An Absent Presence: Japanese Americans in Postwar American Culture, 1945–1960 / Edition 1

An Absent Presence: Japanese Americans in Postwar American Culture, 1945–1960 / Edition 1

by Caroline Chung Simpson
     
 

ISBN-10: 0822327465

ISBN-13: 9780822327462

Pub. Date: 01/07/2002

Publisher: Duke University Press Books

There have been many studies on the forced relocation and internment of nearly 120,000 Japanese Americans during World War II. But An Absent Presence is the first to focus on how popular representations of this unparalleled episode in U.S. history affected the formation of Cold War culture. Caroline Chung Simpson shows how the portrayal of this economic and

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Overview

There have been many studies on the forced relocation and internment of nearly 120,000 Japanese Americans during World War II. But An Absent Presence is the first to focus on how popular representations of this unparalleled episode in U.S. history affected the formation of Cold War culture. Caroline Chung Simpson shows how the portrayal of this economic and social disenfranchisement haunted—and even shaped—the expression of American race relations and national identity throughout the middle of the twentieth century.
Simpson argues that when popular journals or social theorists engaged the topic of Japanese American history or identity in the Cold War era they did so in a manner that tended to efface or diminish the complexity of their political and historical experience. As a result, the shadowy figuration of Japanese American identity often took on the semblance of an “absent presence.” Individual chapters feature such topics as the case of the alleged Tokyo Rose, the Hiroshima Maidens Project, and Japanese war brides. Drawing on issues of race, gender, and nation, Simpson connects the internment episode to broader themes of postwar American culture, including the atomic bomb, McCarthyism, the crises of racial integration, and the anxiety over middle-class gender roles.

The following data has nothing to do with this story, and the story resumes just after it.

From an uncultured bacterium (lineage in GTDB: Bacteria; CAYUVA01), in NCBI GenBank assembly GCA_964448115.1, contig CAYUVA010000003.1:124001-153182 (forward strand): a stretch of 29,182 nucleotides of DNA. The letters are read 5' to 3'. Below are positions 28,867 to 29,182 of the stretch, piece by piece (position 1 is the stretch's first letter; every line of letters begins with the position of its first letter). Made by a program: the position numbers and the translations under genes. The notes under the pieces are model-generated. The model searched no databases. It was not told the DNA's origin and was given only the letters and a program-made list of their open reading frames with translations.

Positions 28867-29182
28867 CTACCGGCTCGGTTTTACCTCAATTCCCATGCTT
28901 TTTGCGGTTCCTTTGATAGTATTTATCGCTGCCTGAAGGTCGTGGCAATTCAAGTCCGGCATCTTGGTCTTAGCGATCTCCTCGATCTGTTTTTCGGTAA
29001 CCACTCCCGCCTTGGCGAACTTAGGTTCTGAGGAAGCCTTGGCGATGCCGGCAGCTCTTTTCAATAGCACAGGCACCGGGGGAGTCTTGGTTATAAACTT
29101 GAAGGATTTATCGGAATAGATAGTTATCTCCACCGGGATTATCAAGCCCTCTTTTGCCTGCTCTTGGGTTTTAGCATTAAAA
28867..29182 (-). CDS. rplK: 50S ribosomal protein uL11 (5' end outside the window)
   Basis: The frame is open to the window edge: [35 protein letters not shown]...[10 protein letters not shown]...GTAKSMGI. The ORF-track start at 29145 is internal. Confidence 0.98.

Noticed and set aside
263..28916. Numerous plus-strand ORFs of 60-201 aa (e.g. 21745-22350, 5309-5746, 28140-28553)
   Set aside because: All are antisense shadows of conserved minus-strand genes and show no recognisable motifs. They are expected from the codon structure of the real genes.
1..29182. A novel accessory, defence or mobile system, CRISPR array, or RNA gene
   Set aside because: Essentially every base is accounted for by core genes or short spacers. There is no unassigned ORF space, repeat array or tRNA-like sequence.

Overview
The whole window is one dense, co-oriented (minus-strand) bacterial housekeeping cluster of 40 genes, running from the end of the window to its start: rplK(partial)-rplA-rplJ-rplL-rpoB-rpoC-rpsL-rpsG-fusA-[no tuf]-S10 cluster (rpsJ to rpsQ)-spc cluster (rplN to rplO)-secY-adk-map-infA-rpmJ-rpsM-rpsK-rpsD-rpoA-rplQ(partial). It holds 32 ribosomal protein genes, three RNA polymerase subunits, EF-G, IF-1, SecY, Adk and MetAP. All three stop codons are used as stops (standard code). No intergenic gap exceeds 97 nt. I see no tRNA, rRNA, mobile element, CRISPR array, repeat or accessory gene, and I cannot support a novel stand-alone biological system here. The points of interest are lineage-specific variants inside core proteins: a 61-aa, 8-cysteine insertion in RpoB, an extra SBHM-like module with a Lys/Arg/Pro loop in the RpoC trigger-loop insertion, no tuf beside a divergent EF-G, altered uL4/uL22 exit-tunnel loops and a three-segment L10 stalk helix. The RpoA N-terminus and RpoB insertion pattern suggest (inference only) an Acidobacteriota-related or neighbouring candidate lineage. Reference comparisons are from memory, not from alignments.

By recapturing and reexamining these vital flashpoints in the projection of Japanese American identity, Simpson fills a critical and historical void in a number of fields including Asian American studies, American studies, and Cold War history.

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Product Details

ISBN-13:
9780822327462
Publisher:
Duke University Press Books
Publication date:
01/07/2002
Series:
New Americanists
Edition description:
New Edition
Pages:
248
Product dimensions:
5.76(w) x 9.28(h) x (d)

Table of Contents

Acknowledgments
Introduction1
1"That Faint and Elusive Insinuation": Remembering Internment and the Dawn of the Postwar12
2The Internment of Anthropology: Wartime Studies of Japanese Culture43
3How Rose Becomes Red: The Case of Tokyo Rose and the Postwar Beginnings of Cold War Culture76
4"A Mutual Brokenness": The Hiroshima Maidens Project, Japanese Americans, and American Motherhood113
5"Out of an Obscure Place": Japanese War Brides and Cultural Pluralism in the 1950s149
Epilogue186
Notes195
Bibliography216
Index226

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